Written by: Todd Rutherford
The act of telling a story, though initiated and performed by the story teller, is actually a collaborative act between the teller of the story and the audience. The implications of the collaborative nature of storytelling is seen in many ways, and one of them is in the way story content is broken up into chapters.
For starters, the human attention span does have limits, and so chapter breaks are handy ways to allow the reader to pause if he wants to step away from the story with a temporary sense of completion. While it might seem inconsequential, it is actually vitally important for maintaining reader interest over the long haul of a novel. So there is a practical element to having chapter breaks.
How you organize the elements of the story into those breaks is actually a creative decision. Some stories are told with chapter breaks every couple of pages (or even more frequently). This constantly repeating use of breaks actually contributes (or detracts if mishandled) from the overarching story or message of the book itself. Frequent chapter breaks can connote a sense of panic, or lack of attention, or any number of things.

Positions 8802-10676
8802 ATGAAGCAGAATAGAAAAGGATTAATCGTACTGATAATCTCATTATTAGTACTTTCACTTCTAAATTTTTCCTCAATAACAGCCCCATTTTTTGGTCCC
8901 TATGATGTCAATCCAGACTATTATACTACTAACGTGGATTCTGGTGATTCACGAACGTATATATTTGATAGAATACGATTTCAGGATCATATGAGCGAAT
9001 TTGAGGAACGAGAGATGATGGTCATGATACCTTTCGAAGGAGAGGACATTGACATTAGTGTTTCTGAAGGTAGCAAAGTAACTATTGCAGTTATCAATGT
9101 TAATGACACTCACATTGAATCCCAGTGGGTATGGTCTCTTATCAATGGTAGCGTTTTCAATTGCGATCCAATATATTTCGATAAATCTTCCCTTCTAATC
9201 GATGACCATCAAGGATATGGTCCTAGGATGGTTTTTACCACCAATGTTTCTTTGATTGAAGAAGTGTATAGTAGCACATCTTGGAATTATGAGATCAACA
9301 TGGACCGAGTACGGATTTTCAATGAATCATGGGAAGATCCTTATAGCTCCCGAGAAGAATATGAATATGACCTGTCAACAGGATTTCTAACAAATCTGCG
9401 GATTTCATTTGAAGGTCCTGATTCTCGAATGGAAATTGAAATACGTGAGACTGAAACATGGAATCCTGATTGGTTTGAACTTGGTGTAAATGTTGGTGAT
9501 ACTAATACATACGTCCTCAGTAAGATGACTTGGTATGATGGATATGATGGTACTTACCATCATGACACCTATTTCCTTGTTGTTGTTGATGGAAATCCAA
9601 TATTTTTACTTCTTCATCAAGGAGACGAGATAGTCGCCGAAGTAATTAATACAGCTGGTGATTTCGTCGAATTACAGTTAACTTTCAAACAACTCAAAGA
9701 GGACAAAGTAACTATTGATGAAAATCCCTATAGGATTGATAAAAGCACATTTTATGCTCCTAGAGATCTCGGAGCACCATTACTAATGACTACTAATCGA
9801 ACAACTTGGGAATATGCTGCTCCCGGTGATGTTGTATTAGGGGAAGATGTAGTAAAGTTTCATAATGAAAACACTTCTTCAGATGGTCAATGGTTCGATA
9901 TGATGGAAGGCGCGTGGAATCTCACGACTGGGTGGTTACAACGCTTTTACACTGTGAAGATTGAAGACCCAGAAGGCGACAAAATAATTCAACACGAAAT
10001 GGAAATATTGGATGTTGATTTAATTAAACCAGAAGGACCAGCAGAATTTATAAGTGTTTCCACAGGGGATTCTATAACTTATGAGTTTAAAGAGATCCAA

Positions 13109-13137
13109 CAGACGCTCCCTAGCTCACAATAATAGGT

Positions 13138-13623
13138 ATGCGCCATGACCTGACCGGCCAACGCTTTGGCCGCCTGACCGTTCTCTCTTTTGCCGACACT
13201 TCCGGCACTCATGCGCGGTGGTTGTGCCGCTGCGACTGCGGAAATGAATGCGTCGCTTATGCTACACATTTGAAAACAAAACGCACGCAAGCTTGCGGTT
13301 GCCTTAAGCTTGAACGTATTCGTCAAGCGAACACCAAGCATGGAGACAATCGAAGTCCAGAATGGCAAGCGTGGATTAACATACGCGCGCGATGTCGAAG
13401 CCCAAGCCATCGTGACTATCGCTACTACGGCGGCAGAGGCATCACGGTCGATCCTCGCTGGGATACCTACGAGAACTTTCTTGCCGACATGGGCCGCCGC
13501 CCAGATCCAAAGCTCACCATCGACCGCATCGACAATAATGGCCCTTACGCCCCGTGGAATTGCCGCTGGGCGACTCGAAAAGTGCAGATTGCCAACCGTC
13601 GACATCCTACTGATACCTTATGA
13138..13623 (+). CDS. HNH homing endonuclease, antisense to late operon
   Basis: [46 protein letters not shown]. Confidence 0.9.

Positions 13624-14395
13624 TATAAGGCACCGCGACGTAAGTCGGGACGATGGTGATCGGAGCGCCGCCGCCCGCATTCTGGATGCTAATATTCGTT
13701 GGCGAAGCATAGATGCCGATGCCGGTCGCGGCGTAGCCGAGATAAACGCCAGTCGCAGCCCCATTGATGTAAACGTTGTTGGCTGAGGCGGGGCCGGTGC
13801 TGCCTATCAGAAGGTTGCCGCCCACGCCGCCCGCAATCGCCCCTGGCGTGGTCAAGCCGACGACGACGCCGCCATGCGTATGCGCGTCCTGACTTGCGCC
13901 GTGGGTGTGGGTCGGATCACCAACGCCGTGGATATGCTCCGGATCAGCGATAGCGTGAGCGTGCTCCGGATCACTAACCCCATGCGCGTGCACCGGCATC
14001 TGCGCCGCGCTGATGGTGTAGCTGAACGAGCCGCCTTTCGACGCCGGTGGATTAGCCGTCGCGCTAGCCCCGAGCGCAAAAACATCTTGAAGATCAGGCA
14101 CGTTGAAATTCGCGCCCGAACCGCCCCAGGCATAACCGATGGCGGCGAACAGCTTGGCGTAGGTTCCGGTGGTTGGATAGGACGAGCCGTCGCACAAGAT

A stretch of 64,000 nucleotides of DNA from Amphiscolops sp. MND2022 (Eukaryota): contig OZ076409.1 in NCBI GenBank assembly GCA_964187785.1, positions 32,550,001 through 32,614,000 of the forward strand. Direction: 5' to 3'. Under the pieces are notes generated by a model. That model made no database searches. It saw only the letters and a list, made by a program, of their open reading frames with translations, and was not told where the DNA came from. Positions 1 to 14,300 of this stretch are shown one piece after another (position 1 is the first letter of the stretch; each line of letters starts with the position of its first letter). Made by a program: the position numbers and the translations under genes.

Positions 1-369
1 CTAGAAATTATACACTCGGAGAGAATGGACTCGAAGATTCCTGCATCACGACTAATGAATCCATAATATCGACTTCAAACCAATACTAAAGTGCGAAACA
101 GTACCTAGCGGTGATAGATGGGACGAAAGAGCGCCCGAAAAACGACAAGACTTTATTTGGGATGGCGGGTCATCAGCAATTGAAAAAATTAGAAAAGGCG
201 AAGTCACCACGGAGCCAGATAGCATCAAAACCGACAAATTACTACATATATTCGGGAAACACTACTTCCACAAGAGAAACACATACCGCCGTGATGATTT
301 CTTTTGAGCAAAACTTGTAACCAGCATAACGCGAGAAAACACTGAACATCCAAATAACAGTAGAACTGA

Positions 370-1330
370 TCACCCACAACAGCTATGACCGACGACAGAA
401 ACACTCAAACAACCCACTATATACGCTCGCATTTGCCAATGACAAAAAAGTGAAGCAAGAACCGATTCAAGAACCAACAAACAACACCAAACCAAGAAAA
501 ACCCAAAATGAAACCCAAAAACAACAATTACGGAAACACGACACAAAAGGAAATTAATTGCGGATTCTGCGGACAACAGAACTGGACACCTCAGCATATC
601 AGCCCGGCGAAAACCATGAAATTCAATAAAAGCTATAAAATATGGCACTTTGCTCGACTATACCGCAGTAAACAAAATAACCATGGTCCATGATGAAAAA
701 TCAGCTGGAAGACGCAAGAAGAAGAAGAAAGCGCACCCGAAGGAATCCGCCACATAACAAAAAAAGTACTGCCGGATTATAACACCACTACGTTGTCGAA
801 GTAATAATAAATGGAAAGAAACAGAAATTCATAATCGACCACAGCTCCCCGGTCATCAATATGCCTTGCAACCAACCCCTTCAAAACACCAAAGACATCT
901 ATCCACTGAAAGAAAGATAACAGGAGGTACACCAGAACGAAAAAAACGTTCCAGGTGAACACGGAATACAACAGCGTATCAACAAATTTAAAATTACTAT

Conversely, long chapters with infrequent breaks can connote a sense of slowness or preference for the methodical, and this will be successful if it makes sense within the context of the story being told.
Many times, chapter breaks occur naturally around known life events, such as the end of a wedding party, or at a graveyard after the casket is lowered, or in the hospital after a baby is handed to her mother. Other times chapter breaks are intentionally inserted in the middle of the action, and lead to other chapters that are picking up after an abrupt ending.
Again, breaking your content into chapters should be done on the basis of alignment with the overall tone of the story and used as a pacing mechanism.